Shaniko 2022 - Ongoing

Secluded in the lonely, wheat-hued cattle lands of Central Oregon, the town of Shaniko is frozen in time. Built in the late 1800s, Shaniko still has its original wooden mercantile storefront, red brick hotel, and defunct railroad. A high-desert backdrop completes this Wild West vignette, which sees cloudless summer skies and sheets of winter snow that whiten the rolling landscape as far as the eye can see. Today, only 28 residents call Shaniko home, but it wasn’t always that way.

For one illustrious decade, Shaniko was “The Wool Capital of the World,” transporting millions of pounds of wool via railway annually. The town’s promise was crushed in 1910 by a railway that rerouted existing train traffic, and two devastating fires in Shaniko’s business district put the nail in the coffin. The population began to decline steadily, leaving behind few surviving buildings. Among them is the infamously haunted Shaniko Hotel, rumored to house the agonized spirits of multiple people who died violently on the premises. Guests still report ghost sightings at the hotel to this day.

The town’s remaining old West relics make an ideal backdrop for the Shaniko Gunslingers, a group of locals and regular visitors who stage elaborate black powder gunfights in the streets. Donning old-west garb and six shooters, the Gunslingers embrace the maverick-esque mythology of the American West. Such portrayals belie an urge to escape modern society’s complicated grip. The Gunslingers continually reach for folklore and the mirage of a simpler time, with some even bringing the act into daily life, their cowboy personas bleeding into their actual selves.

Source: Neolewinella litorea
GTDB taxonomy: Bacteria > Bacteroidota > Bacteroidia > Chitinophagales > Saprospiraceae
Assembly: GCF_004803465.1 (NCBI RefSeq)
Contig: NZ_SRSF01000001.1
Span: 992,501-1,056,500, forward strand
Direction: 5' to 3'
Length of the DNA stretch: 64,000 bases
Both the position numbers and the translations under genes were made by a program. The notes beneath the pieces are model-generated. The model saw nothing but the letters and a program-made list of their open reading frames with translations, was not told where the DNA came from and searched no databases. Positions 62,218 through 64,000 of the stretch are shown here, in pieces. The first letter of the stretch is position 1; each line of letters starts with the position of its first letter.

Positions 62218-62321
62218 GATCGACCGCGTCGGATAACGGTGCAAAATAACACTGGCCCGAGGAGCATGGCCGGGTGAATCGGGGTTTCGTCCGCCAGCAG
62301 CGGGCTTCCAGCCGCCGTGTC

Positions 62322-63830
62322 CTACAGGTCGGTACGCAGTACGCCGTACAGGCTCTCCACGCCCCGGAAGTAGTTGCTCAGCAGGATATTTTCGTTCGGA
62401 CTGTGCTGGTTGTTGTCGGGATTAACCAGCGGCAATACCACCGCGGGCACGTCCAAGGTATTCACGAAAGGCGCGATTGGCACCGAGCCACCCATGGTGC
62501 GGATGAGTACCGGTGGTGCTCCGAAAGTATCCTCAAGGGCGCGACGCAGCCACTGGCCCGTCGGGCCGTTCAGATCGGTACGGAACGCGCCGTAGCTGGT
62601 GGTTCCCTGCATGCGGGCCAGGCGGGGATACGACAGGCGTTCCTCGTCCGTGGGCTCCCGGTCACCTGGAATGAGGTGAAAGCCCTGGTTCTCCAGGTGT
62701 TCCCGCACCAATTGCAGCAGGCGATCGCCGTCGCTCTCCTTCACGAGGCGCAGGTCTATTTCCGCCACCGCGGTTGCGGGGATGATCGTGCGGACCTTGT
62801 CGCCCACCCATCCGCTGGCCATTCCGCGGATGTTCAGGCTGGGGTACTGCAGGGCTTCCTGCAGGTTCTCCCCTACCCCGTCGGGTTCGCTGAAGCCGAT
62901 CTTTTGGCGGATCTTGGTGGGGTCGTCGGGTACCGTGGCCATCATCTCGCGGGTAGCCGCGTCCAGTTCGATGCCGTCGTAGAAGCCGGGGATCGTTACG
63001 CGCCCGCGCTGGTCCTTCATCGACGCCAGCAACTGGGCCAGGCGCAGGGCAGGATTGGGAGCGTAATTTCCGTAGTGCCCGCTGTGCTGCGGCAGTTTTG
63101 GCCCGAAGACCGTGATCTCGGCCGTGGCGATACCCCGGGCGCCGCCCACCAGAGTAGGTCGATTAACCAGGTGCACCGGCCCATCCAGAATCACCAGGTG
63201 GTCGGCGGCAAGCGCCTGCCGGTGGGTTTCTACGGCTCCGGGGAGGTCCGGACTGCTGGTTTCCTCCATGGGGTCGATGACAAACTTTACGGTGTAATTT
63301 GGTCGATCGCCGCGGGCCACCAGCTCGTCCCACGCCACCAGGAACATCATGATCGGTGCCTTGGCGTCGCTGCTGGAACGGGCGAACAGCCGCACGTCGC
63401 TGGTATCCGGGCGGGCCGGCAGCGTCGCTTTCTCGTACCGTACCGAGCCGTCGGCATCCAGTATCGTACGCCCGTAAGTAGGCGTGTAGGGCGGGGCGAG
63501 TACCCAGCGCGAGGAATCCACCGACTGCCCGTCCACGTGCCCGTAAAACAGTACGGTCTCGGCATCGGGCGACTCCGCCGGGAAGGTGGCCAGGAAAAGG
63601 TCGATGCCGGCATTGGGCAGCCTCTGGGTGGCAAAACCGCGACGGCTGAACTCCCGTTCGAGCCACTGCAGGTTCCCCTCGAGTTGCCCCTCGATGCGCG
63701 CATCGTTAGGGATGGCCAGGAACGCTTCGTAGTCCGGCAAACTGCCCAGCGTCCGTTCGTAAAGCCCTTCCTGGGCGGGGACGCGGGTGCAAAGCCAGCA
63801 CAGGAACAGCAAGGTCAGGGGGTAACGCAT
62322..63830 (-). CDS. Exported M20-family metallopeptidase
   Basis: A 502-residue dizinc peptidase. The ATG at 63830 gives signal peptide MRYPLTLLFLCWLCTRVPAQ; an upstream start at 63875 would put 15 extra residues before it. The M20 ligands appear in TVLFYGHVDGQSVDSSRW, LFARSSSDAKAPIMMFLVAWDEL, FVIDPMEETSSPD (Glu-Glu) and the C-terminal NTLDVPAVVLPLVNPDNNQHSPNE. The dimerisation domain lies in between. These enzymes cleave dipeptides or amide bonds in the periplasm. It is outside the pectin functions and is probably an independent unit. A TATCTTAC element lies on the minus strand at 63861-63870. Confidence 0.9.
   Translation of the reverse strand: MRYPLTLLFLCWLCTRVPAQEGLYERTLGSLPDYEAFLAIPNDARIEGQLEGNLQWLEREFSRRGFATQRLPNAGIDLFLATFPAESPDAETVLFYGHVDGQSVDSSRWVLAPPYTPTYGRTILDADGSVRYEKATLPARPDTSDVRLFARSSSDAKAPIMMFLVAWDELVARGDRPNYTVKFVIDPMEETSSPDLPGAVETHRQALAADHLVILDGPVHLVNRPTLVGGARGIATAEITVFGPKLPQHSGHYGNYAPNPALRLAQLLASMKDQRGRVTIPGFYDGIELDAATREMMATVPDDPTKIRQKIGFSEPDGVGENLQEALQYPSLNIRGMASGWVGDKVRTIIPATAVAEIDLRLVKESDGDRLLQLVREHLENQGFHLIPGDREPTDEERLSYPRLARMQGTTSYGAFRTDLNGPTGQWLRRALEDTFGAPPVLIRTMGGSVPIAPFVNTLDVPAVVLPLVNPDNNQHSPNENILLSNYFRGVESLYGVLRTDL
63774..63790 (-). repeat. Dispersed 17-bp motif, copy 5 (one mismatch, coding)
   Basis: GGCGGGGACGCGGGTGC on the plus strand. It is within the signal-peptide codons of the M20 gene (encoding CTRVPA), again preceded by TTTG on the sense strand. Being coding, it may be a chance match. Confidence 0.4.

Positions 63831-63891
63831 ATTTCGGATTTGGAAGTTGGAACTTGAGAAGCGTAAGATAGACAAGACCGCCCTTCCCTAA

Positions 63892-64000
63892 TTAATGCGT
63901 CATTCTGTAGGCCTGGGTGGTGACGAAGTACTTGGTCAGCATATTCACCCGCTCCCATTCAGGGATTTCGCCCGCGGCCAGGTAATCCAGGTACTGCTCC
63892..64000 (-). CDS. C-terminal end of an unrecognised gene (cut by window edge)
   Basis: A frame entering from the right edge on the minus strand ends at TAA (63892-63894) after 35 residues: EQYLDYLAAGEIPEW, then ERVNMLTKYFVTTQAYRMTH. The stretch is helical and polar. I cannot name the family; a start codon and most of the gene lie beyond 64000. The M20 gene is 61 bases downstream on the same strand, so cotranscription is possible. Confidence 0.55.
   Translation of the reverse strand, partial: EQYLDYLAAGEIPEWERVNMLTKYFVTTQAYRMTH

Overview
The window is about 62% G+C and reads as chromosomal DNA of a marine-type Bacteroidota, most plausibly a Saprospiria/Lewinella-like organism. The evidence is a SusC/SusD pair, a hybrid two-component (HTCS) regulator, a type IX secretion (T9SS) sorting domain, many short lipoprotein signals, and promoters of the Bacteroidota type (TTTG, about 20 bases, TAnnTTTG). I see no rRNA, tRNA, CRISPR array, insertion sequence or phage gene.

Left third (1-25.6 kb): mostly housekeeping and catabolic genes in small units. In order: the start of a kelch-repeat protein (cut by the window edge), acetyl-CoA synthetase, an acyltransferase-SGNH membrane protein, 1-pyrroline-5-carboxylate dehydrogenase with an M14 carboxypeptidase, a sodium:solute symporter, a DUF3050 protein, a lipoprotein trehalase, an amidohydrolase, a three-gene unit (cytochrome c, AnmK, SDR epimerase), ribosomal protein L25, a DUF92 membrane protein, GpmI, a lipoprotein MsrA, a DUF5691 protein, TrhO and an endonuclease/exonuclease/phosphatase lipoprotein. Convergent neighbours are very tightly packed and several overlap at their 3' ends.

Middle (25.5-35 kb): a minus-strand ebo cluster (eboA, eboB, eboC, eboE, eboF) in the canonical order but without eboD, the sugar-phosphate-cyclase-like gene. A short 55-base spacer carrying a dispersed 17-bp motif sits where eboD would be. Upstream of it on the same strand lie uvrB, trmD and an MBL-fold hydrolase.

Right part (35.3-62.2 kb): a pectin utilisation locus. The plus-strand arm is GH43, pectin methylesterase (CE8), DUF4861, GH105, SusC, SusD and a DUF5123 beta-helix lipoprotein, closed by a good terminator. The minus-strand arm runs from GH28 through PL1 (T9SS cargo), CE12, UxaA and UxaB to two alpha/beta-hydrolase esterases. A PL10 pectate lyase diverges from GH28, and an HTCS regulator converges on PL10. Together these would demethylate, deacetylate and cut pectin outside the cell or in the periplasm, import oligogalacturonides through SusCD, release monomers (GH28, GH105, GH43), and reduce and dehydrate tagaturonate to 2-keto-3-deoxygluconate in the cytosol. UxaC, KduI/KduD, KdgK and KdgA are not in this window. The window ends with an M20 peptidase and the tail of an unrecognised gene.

There is a pervasive sense of desperation in Shaniko, yet it still carries a magnetic draw. Perhaps this is the result of its frontier aesthetics commingled with a sordid history. As the townspeople blend vestiges of old-time fantasy with ghost-town reality, the line between the two often becomes murky, adding to Shaniko’s haunting allure.

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